## Random Walk – Example 10.1

This is an example of a structure that grows through a simple process known as a “Random Walk.” These random walks have several applications in scientific modeling, for example ecosystems, and even financial markets. A random walk also approximates (but not exactly) a scientific phenomenon known as Brownian Motion, which uses much more complex mathematics, but with *sometimes* similar results.

Here we are going to use a random walk to draw a series of 2 different kinds of circles, yellow and blue, which can be the same or different sizes. The rhythm between yellow circles and blue circles can also be changed to create different results.

**Basic Process**

The basic process is incredibly simple. We start with a point, which then gets put into a loop into Data Stream 0. In each of the iterations, the point first moves in one of 3 “x” directions (-1, 0, +1) and afterwards in one of 3 “y” directions (-1, 0, +1)

So the point which in this case is starting in position 5, could end up after each round in any of the nine positions show above. It will stay stationary if both the x and y movement values are equal to 0.

This new point is then contributed to an ongoing tally of points, which is kept in Data Stream 1. The point in its new location is then looped back in Data Stream 0 to undergo the process again and again. In the end there will be a cloud of points. Some spaces may have 2 or more points since the random walk will go back over itself.

The two images above show a polyline connecting the cloud of points in the order that they were drawn, as well as an interpolated NURBS to show how the walk moves back on itself. In both cases 500 points are drawn.

In the script image shown above, an important consideration is how the random numbers are generated and structured within the loop. Also, the Random seed *cannot* be the same for X and Y movement otherwise you will have movement in a straight line, since movement of -1 “x” will always be coupled with -1 “y” since the random number lists will be identical. In this case, the random number list is generated independent of the loop, with random values equal to the total number of repetitions we anticipate. Then, in each round, I use the “List Item” component to call one of the random values equal to the current round, so item 0 in round 0, item 1 in round 1, etc…

**Post Production**

After the process finishes looping, the data is output from the loop. In these examples, the points are output and circles are drawn at each center. To make the pattern a bit more interesting, I dispatched the points into two lists based on a simple True/False test. This is similar to “Cull Nth”, but since I want to keep the items, and not cull them, i made a series of “0” values (which can be used in lieu of “False” in a T/F test and inserted a “1” at the end of the series to make a “True” value. This may not make much sense at first, and maybe there is a better way, but it didn’t occur to me at the time. So the circles that are “False” go on to become yellow circles while the “True” circles become blue. Since most positions are occupied by multiple points, sometimes a blue and yellow circle will be drawn at the same location. I can move the blue circles slightly up in the “Z” direction to have them display before the yellow, or vice versa.

In the first three iterations, I changed only the random number seed.

In the second three iterations, I kept the seed the same but changed the rhythm of Blue circles.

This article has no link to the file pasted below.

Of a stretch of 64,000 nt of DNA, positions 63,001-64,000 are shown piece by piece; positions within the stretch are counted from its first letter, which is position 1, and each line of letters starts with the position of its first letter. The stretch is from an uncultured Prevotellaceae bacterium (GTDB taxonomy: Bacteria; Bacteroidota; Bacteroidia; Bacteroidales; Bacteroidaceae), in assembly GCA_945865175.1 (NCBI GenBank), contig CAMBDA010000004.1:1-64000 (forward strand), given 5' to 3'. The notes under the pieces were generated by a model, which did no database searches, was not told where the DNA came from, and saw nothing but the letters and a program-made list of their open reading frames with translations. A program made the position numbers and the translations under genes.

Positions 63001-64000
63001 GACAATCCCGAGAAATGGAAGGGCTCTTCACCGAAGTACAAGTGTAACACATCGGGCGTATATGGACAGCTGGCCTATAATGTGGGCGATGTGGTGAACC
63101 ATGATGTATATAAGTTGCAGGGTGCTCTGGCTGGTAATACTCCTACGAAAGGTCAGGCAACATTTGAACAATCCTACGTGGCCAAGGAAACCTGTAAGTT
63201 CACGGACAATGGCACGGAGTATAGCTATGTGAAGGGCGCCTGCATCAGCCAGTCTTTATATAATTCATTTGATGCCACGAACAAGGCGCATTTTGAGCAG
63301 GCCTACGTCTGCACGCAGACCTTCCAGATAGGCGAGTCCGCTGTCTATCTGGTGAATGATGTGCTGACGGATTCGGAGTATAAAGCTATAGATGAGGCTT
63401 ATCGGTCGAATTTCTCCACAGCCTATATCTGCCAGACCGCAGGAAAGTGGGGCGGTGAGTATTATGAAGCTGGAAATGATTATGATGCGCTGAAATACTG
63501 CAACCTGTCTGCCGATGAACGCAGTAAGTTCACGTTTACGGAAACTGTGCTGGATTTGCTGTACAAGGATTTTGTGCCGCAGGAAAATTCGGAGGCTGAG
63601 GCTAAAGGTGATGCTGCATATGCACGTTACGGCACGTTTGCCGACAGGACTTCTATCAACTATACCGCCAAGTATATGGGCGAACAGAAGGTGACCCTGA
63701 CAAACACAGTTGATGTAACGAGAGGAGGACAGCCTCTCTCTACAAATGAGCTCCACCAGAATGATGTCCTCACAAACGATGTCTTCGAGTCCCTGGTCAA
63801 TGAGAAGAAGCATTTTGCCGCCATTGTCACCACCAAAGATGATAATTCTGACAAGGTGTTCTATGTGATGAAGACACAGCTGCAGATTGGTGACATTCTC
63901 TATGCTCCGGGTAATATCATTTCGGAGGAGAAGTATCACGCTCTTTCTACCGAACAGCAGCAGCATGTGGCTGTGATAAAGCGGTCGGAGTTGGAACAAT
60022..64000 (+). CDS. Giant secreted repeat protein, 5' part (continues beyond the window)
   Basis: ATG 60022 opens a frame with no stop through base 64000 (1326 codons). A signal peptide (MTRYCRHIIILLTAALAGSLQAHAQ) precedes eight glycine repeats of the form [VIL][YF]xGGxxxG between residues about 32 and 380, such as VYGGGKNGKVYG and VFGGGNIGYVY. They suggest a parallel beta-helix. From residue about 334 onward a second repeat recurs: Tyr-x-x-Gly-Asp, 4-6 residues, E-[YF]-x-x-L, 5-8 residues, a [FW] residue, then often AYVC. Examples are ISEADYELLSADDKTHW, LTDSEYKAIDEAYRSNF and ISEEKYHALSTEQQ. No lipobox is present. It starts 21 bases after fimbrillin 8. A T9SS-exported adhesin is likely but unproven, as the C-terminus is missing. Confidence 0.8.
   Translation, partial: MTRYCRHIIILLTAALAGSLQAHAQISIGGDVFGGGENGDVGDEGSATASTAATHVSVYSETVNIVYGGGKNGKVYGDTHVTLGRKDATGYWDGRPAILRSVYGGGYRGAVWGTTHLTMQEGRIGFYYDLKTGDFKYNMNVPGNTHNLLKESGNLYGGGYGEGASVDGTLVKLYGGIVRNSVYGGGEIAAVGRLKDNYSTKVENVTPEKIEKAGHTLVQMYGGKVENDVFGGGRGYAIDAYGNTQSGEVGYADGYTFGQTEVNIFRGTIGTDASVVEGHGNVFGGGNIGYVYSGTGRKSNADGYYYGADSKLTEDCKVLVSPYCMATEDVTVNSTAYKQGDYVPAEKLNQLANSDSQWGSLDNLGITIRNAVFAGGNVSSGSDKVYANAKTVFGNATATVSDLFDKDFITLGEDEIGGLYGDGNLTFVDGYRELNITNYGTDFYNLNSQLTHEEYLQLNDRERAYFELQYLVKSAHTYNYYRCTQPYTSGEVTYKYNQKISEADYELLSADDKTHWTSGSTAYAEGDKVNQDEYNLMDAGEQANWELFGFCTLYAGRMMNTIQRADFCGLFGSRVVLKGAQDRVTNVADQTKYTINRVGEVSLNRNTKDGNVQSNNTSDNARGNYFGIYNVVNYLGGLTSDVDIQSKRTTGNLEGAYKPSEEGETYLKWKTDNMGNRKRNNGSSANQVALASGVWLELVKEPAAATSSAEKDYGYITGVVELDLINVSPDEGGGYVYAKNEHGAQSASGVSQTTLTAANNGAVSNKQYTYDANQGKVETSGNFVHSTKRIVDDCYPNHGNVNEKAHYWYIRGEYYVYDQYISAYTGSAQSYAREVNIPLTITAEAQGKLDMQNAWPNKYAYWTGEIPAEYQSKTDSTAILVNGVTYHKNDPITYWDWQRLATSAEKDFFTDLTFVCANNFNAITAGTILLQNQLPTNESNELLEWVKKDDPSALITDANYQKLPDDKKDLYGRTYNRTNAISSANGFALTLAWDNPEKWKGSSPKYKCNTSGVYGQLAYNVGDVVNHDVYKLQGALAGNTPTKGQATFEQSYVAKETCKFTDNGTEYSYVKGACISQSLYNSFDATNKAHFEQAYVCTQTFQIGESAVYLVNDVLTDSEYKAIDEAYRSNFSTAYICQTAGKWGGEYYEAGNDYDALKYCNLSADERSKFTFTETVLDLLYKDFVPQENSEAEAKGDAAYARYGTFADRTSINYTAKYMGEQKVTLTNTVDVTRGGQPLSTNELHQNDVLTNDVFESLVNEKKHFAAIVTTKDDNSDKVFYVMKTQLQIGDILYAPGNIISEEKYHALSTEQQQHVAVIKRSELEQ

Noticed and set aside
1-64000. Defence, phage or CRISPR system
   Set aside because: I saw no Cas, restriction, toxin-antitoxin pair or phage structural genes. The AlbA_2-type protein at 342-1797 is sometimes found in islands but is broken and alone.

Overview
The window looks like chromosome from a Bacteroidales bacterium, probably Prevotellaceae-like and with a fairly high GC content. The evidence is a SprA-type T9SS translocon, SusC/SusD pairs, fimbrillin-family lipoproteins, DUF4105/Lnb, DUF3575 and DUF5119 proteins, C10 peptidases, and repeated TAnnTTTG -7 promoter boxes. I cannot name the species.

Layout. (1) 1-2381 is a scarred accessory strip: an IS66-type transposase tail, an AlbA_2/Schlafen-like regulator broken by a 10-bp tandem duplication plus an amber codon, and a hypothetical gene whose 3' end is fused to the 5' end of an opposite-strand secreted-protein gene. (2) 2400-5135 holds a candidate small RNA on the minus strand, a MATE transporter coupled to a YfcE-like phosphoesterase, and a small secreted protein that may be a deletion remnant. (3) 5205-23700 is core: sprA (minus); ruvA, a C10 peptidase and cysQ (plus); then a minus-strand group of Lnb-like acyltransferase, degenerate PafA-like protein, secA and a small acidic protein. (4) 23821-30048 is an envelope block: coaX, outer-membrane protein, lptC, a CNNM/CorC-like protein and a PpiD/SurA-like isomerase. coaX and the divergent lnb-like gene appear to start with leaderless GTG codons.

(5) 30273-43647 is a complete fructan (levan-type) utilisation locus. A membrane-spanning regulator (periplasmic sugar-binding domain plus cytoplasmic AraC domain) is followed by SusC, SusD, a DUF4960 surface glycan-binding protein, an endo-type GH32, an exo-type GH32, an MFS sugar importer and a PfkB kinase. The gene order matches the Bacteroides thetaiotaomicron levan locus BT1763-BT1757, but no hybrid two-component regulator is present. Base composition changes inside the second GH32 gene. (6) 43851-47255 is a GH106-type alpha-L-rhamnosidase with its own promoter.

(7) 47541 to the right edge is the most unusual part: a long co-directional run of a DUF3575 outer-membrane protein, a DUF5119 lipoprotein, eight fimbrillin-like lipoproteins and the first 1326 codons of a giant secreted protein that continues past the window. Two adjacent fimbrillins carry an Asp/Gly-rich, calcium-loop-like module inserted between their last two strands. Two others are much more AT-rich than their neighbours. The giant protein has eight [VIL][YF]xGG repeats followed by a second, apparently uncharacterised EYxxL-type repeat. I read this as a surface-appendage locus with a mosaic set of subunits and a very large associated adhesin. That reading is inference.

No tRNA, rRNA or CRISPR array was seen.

In the third set of 3 iterations, I changed the size of the various circles, as well as which set of circles displays on top.

And finally, I though I would add this image of a quick test I did where instead of blue circles, the script outputs trees in a certain rhythm. The tree size is based on how old they are. While it is a silly design, it actually follows to some degree ecological principles where a plant has random seed dispersal. OK, i just made that up 🙂

Hi, thank you for this post! I’m new to grasshopper, so please forgive the naivety of my question. How would I create a “random walk” within a particular boundary? For instance, say I wanted to show the randomization of variables within a county outline…how would I assign a boundary to the randomized points? I hope that makes sense…

Thanks,

Clay

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Hi Clay. This is certainly doable. You would need to do a second test. After the point is moved in a random direction, you would test it to see if it is still within a boundary using a “Point in Curve” command. If this comes back as “false” you would need to re-roll the dice, so to speak. The coding might be a bit difficult as you would need to do a “loop within a loop.” If I think of a better solution I will let you know.

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Thank you for your reply. I think I understand the basic concept you’re referring to. I’m just having trouble getting the random points to respond to the curve boundary I have created because it’s run through so many other components. Like you said, it’s a “loop within a loop” and it’s tricky for me to figure out. I’ll keep working with it. Thanks!

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Hi! Thanks for this post! Could you please clarify where you are getting the “loop” component from. I can’t seem to find one that works the same.

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You need to get the “Anemone” plugin for free from Food for Rhino to do loops.

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Hello josclag. My anemone component (ver 0.3.1) does not have a d1 data stream input. I have tried zooming in over the component in hopes of finding a +/- option but to no avail. Is there another way to increase the number of input data streams?

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